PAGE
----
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 “Calligraphy is the art of writing beautifully. It is the written letter, molded by one’s concept of ultimate grace and perfect balance, a personal artistic expression as unique as the lines on the fingertips with which one holds the pen. It places one’s soul at the tip of the pen for all to see.” (M. Drogin, Medieval Calligraphy)

Elizabeth, who just came to have fun, is finishing a beautiful piece of art with some calligraphy handwriting. Barnabas, 12 years old, is here with his father Joati, both are painting a background of orange on a canvas ready for the final calligraphy strokes. Priya is finalising the blue border of a piece as beautiful as she is, where the word ‘yoga’ is inscribed in gothic letters on a sharp red background. Adil is into the eclipse of Pink Floyd today, finishing one piece, starting a couple of others, all his works reflecting the experience of an already accomplished artist.

These people were a few of the 17 who animated Kalakendra this past weekend. Part of a calligraphy workshop which lasted for two days, they were all busy in the making of beautiful letter forms, trying with attention and consciousness to arrange those letters into visually harmonious relationships.

At the head of the group, Indian calligrapher Rajeev Kumar, just arrived from New Delhi, was teaching this ancient art of writing that is not only experiencing a sudden revival in the art world but thriving even in this age of digital printing.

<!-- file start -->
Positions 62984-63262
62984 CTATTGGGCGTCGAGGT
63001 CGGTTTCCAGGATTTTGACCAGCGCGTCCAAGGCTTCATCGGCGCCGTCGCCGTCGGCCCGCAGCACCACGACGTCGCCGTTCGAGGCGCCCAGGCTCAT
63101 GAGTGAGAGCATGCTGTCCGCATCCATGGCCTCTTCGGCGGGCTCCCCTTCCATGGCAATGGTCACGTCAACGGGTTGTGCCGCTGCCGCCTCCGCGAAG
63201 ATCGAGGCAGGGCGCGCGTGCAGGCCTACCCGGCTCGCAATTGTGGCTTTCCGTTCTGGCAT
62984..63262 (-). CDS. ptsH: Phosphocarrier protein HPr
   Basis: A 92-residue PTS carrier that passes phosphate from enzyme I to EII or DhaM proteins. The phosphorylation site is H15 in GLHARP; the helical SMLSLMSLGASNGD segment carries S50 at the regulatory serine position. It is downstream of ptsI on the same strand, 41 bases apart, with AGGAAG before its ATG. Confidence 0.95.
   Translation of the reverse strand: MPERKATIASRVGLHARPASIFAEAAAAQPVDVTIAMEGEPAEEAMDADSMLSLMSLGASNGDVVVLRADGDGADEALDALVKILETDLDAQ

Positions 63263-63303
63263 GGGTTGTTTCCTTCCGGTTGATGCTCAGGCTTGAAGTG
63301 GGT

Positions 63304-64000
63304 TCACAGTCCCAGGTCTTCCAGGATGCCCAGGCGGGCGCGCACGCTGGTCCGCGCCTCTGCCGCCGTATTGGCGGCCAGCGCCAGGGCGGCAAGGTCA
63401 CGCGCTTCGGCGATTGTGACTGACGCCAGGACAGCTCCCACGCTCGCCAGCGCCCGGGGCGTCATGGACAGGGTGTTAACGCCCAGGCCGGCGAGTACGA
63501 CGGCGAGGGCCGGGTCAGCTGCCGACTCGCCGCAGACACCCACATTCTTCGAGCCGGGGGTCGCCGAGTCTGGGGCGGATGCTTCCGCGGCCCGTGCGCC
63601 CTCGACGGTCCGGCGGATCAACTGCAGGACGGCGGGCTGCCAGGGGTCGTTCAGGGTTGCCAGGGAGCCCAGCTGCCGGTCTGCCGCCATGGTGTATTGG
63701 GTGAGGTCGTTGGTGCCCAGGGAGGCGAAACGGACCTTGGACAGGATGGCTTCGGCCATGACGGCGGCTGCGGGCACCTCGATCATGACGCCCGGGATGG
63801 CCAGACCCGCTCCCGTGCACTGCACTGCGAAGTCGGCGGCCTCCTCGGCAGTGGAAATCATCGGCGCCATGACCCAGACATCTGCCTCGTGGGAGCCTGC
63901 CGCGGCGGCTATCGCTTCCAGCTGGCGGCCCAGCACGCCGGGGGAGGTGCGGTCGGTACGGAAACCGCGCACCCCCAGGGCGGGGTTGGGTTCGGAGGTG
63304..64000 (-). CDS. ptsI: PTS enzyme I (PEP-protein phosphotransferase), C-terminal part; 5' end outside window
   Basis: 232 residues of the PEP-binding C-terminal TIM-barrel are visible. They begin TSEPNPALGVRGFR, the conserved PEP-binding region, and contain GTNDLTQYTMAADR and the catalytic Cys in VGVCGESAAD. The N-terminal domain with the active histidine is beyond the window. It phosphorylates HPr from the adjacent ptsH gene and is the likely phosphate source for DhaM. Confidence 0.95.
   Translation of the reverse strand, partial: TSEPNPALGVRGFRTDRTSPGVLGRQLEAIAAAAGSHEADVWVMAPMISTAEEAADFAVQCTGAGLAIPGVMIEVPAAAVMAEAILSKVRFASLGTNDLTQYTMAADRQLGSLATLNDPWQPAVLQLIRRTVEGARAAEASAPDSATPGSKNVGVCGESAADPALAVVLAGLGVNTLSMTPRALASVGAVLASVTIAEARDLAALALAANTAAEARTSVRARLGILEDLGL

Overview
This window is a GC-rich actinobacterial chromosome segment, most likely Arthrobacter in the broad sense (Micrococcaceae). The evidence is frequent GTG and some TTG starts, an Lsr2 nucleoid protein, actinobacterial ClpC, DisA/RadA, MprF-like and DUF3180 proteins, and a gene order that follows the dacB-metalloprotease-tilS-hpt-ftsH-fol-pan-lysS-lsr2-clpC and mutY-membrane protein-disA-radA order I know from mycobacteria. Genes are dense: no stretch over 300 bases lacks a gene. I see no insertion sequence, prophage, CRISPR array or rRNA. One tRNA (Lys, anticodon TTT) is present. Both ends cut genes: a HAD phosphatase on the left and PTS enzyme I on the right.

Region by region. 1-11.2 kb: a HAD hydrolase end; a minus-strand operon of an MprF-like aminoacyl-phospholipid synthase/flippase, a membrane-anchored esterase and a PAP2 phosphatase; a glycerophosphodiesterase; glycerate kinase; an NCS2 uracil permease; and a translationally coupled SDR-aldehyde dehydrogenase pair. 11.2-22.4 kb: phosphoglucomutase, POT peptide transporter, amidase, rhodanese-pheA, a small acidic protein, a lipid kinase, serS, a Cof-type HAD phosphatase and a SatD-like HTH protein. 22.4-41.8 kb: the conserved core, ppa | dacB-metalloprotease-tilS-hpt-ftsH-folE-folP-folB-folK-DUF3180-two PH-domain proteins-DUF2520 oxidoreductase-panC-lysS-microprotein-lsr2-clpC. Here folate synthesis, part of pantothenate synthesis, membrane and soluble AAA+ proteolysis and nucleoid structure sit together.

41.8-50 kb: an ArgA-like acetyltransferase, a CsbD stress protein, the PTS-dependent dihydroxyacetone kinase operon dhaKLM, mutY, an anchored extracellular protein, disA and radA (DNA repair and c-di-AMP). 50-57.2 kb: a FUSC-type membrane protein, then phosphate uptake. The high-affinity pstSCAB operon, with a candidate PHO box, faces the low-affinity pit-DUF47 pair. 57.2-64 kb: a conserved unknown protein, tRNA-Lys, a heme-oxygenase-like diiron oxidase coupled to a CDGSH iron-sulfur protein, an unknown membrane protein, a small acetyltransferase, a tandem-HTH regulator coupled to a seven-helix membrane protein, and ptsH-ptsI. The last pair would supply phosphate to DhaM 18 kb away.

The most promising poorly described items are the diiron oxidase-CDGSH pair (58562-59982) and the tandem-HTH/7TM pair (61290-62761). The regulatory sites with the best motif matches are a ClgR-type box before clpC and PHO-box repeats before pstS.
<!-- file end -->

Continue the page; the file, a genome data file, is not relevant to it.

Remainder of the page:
Mona Pingel of Arpanaa (a City Service) met this well known artist of Delhi 3 months ago during a visit to an Hindu/Persian exhibition in Delhi Haat. Fond of calligraphy herself and touched by the free flowing technique of Indian calligraphy versus the more rigid Western technique, she decided to invite him to lead a workshop.

What made this workshop exceptional was not only the high standard of the teacher, who exhibits and sells all over the world, but his background and his relationship to science and spirit.

Before starting professionally as a calligraphy artist, Rajeev was first a mechanical engineer, then a design consultant. In 2012, he was inspired to commit himself totally to the arts by a 24-foot abstract calligraphy painting that was exhibited at the India Habitat Centre in New Delhi. According to him, he owes it all to his study of mechanical engineer. Those 4 years allowed him to take a scientific approach to art, transferred his powers of reasoning into an analytical entity, broadened his mind from finite to infinite and, above all, made him believe that all is possible in just the excitement of the sharpness of a stroke.

No need to be scientists or Zen monks in monasteries meditating for hours to produce, in a single stroke, the meaning of the world! Do look out for the opportunity to admire the beautiful amateur art pieces that are the outcome of this unusual workshop in an exhibition coming up soon in Kalakendra.

Chana Corinne Devor for AVart Service